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Star Wars Weekly: Alden Ehrenreich proves his Han Solo skills and Luke steps away

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Dec 17, 2018, 6:00 PM EST (Updated)

Time again for Star Wars Weekly, the SYFY WIRE series that rounds up the most important news of the week from a galaxy far, far away. Think of us as your own personal Star Wars Holocron.


The final trailer for Solo: A Star Wars Story dropped on Sunday and it was quite a thing to see.

There's a lot going on there, and there are some cool things that connect to lines and ideas in the other Star Wars films already. In one of the very first shots, we see a Star Destroyer being built in the orbit of a planet that we've been led to believe is Corellia. Which could give a lot of meaning to one line in particular: "I've outrun Imperial Starships," Han told Obi-wan and Luke in Mos Eisley. "Not the local bulk cruisers, mind you, I'm talking about the big Corellian ships." And I don't see any ships bigger than a Star Destroyer.

The other thing we caught a glimpse of is a Wookiee other than Chewbacca. I thought that we might be seeing Chewie's wife Malla, here, but then another thought struck me. If they hold fast to the origin of Han and Chewie where they get out of the spice mines of Kessel together, why couldn't this be another prisoner they've rescued? We don't have long to wait to find out. The other thing that most people looked to the trailer for was an assurance that Alden Ehrenreich would be able to nail the character of Han Solo in his pre-Episode IV form. Judging by the reaction online, he seems to have won over most of the naysayers with our brief glimpses of him here. Solo: A Star Wars Story comes out May 25, 2018.


And since we're so close to the release of the film, it's no wonder that the foreign press tour has begun. Foreign outlets have been snagging interviews that seem like they're destined to sit on a shelf until release, but one hit the internet early. In it, Solo star Alden Ehrenreich put at least one rumor to rest: George Lucas didn't actually direct a scene when he visited the set. He made a single suggestion during a scene Ron Howard was directing. More than anything, he seemed relaxed in a way that honestly reminded me of Harrison Ford. Unfortunately, the interview itself has been pulled. My guess is that we'll see it again when the film is closer to release, but it's also a good reminder to be vigilant if you're avoiding spoilers and excessive talk about the movie. The marketing machine has begun, so be ever vigilant.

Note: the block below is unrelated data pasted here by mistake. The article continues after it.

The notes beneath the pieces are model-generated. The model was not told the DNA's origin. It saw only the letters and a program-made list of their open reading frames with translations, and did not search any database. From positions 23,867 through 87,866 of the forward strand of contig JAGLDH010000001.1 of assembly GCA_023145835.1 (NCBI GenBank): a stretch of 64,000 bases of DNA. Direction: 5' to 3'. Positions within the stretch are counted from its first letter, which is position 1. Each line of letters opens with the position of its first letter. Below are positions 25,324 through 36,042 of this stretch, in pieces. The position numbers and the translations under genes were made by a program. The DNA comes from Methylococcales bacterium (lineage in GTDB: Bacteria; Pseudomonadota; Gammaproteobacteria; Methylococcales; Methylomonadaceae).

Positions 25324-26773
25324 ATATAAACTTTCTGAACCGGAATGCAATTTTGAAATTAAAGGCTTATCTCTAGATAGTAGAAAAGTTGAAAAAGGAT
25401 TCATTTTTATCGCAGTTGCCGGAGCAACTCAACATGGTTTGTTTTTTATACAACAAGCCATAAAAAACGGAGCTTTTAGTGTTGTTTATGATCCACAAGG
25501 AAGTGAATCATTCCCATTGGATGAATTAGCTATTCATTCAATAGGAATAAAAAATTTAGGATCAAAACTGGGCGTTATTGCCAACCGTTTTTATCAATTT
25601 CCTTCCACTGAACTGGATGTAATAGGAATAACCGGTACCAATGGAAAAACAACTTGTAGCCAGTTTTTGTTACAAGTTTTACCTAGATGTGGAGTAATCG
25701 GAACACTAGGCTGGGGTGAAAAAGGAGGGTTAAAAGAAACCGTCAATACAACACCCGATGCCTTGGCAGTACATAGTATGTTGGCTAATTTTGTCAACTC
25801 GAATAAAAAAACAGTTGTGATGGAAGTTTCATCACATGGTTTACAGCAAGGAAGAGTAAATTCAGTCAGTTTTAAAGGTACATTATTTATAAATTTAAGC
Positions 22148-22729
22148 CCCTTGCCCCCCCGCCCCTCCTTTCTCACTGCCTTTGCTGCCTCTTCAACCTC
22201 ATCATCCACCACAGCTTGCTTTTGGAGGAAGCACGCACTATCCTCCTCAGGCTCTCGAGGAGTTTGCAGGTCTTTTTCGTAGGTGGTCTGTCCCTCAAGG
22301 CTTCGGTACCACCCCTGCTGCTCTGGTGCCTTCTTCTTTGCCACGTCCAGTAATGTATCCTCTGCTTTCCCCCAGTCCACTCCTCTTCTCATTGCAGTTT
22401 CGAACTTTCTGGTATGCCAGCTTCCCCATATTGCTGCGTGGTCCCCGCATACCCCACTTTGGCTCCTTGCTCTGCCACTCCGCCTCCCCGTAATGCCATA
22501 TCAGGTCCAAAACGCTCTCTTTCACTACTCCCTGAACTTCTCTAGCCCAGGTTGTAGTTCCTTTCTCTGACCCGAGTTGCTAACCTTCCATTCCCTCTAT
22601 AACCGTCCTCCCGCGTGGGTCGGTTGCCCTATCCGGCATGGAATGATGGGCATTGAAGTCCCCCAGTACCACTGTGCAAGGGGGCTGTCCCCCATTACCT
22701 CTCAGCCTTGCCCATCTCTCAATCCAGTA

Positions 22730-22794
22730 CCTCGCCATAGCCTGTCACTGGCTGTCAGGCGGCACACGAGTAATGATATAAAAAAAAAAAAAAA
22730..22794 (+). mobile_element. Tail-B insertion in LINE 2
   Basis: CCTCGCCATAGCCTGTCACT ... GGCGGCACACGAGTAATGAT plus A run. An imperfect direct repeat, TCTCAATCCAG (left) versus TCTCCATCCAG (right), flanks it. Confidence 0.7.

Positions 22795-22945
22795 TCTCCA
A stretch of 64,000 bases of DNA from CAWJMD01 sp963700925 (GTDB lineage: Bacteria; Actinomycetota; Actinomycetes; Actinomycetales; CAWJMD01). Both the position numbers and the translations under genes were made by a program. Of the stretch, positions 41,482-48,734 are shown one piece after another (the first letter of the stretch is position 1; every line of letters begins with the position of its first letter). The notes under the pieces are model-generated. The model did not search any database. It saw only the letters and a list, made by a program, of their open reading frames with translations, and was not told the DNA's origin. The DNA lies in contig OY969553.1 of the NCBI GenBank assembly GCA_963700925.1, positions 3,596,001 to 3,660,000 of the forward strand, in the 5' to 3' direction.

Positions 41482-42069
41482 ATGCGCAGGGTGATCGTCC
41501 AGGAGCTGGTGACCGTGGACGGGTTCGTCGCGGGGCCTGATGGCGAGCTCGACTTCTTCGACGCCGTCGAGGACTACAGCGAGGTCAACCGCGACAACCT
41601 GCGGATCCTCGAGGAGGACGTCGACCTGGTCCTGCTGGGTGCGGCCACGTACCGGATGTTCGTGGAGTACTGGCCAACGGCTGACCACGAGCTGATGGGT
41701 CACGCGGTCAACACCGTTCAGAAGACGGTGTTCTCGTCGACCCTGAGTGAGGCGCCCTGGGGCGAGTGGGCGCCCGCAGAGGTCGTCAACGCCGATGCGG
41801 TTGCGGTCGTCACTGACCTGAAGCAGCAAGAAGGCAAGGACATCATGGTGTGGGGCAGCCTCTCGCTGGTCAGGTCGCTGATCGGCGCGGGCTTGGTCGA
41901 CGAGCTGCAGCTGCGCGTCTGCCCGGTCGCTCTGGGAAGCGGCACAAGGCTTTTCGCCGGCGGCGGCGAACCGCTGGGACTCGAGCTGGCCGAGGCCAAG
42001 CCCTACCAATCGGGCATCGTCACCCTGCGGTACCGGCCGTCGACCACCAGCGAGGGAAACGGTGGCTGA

If you want to watch an interview with Ehrenreich and Donald Glover, though. The Star Wars Show has you covered:



Podcasts are a great source of news about the inner workings of films and Star Wars is no exception. On a recent episode of The Moment with Brian Koppelman podcast, Tony Gilroy offered some candid thoughts about his work on Rogue One and the state the film was in before he came on board. His assessment is pretty bleak. "They were in such a swamp," he said. "They were in so much terrible, terrible trouble that all you could do was improve their position."

Gilroy also stated that much of his work dealt with the final fates of the characters and why they would be inspired to sacrifice themselves and how their moments of sacrifice resonated with the audience. Gilroy did enough work on the film to earn a writing credit on the end, that actually went through arbitration with the writers guild. There's no doubt that the final product of Rogue One packed a punch and Gilroy's contributions helped, but don't expect him to step into a galaxy far, far away again any time soon.

"I've never been interested in Star Wars, ever. So I had no reverence for it whatsoever." Later in the interview, he explained that Rogue One is a little different though. "I don't think Rogue really is a Star Wars movie in many ways. To me, it's a Battle of Britain movie."


It seems as though Mark Hamill's passion for Star Wars might be, understandably, waning in the wake of Carrie Fisher's death. In an interview with ABC, that you can read more about here from SYFY, he said that he almost doesn't care if he comes back anymore.

He posted this on twitter and I'm not sure if it adds meaning from his statements or takes them away. Fitting that the star of The Last Jedi would offer a response that could be read either way that fits your thinking. I think in any case fans shouldn't worry what this means for Star Wars. If JJ Abrams and Lucasfilm ask him to come back, I'm sure he will be. And, who knows, this could all be a ruse of Mark's. Who has been better at keeping spoilers about Luke Skywalker quiet than him?


Vintage Everyday is a website that posts galleries of old snapshots and polaroids every day. Recently, they featured a gallery of polaroids taken on the set of Return of the Jedi, many of which I hadn't seen before. These polaroids were taken every day by the continuity or costume or makeup departments to make sure things on set matched from one day to the next. They were meant to be largely disposable and never really designed for public consumption, but it's always great when some of them slip into the wild.


If you want to look at the whole gallery (and yes, you want to look at the whole gallery), you can head over to Vintage Everyday and see all fifty that they've got on hand. My favorite might be the one pictured above of Michael Pennington and Dave Prowse as Moff Jerjerrod and Darth Vader, respectively. You'll see shots that span continents, from the studios in England to the deserts of Arizona and the Redwood forests, as well as all of your favorite Star Wars actors.

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